Cassie: Absolutely. Absolutely. How did you touch the people that you came into contact with? How did you leave the world a little bit better place? How did you pour into your children and your family? Those are all part of what I think of in a good legacy.

Michael: Yeah, and I think, you know, that it gets very relevant when you talk about estate planning. You know, in a sense you could do estate planning. Well, how do I pay the least amount of taxes and give the most money possible to the next generation? That’s one way to think of it. That’s one variable to kind of optimize for. But I think a better way to think of it is how do I leave, like the right incentives and the right opportunities and the right the right impact that I, that I pass down. So I think that, you know, for a lot of advisors, estate planning or kind of helping think about that process is a really important, a really important service. Yeah. I think unfortunately a lot of folks just kind of optimize for that one variable. How do you pay the least amount of taxes and get the kind of the most money down to the next generation, which I don’t think is is a service to anyone including the people you’re, you’re leaving the money to. Right?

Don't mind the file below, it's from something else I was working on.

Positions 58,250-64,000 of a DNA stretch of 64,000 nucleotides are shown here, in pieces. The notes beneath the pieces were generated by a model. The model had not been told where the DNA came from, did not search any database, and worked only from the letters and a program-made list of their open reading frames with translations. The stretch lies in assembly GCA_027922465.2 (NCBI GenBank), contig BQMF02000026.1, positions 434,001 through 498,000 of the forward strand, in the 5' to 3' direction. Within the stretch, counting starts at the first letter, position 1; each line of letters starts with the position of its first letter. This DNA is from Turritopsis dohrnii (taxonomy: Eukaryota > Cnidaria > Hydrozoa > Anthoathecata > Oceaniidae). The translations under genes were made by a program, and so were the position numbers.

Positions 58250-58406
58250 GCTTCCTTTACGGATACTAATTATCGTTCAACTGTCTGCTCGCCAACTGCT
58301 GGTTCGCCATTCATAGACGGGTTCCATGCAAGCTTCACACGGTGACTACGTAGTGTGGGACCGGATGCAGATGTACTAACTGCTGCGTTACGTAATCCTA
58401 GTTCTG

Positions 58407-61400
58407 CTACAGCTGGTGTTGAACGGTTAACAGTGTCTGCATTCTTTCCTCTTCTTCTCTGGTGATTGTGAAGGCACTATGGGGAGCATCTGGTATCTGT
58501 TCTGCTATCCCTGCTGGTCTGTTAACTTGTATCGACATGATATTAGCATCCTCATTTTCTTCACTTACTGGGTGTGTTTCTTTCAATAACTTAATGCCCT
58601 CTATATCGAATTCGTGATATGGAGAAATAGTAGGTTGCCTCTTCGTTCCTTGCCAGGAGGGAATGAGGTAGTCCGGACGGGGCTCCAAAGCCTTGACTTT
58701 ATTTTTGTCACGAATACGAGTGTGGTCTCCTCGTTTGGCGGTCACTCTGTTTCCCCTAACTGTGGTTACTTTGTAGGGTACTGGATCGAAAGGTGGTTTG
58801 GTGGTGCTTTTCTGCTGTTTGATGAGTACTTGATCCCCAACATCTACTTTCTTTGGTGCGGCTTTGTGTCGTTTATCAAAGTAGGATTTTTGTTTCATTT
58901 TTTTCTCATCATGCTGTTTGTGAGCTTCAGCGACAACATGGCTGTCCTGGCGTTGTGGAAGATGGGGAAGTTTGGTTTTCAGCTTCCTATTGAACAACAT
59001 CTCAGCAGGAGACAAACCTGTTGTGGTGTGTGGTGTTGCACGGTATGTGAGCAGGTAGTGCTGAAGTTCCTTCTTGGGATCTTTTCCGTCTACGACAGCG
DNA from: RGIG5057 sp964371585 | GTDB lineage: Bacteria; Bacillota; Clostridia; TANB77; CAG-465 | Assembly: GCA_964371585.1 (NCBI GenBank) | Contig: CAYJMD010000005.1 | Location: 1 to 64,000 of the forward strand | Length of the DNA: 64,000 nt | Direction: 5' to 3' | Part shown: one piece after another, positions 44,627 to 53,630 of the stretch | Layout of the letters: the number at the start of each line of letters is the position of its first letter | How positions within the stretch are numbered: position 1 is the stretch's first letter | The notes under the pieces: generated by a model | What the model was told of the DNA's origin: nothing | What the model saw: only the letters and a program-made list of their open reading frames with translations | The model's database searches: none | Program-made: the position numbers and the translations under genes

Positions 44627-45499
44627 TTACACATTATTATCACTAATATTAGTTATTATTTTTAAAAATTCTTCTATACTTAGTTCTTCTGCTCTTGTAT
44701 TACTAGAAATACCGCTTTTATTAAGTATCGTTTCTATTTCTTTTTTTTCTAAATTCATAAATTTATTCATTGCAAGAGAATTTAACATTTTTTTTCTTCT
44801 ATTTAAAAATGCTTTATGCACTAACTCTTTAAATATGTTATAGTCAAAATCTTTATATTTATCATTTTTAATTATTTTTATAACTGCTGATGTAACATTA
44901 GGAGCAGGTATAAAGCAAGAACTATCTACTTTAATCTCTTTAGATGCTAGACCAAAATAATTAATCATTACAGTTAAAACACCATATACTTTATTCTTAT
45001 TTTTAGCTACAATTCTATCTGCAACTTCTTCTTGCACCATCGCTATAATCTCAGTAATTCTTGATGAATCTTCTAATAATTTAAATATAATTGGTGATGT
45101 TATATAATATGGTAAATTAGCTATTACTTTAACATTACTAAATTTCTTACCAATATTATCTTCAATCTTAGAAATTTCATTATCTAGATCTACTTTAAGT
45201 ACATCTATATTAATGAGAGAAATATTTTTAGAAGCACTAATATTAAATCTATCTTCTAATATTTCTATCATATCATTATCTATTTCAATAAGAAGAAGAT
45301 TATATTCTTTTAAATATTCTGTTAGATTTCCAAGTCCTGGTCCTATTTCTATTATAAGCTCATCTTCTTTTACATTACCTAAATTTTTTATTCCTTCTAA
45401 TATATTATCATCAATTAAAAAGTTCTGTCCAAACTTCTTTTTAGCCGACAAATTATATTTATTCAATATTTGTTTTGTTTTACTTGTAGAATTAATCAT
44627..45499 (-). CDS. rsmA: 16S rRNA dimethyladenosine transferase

Cassie: Right.

Michael: So let’s talk a little bit more about the the screening process. I’d like you to elaborate. You mentioned that a lot of people don’t realize what’s in their portfolio. So if you’re not just buying the market, if you’re not just going to buy the S&P 500 or the Russell 2000 and just own everything how do you what’s the alternative? How do you do it? Yeah.

Cassie: So we have a process where we use three different screening providers or research providers that really they do a lot of the work looking into these companies and saying, what business practices are these companies involved in? And the reason we use three is every research provider looks at different things or they rate things differently. So we can take all of that data and bring it together. And we can say, are these the kinds of business practices we want to invest in? So I always think an easy one to think about is tobacco. Right. So I actually call it investing praying with our dollars. So when you are investing you’re saying to this company, take my money, do more of what you’re already doing. And I’m, you know, praying that it’s going to be more and more and you’re going to share the profits with me. So if you’re investing in a tobacco company, the only way you’re going to make more money is if we get more kids addicted to cigarettes. And there’s all kinds of stories about how really a lot of the profits in the tobacco. Industry now occur because of getting kids in third world countries addicted to cigarettes.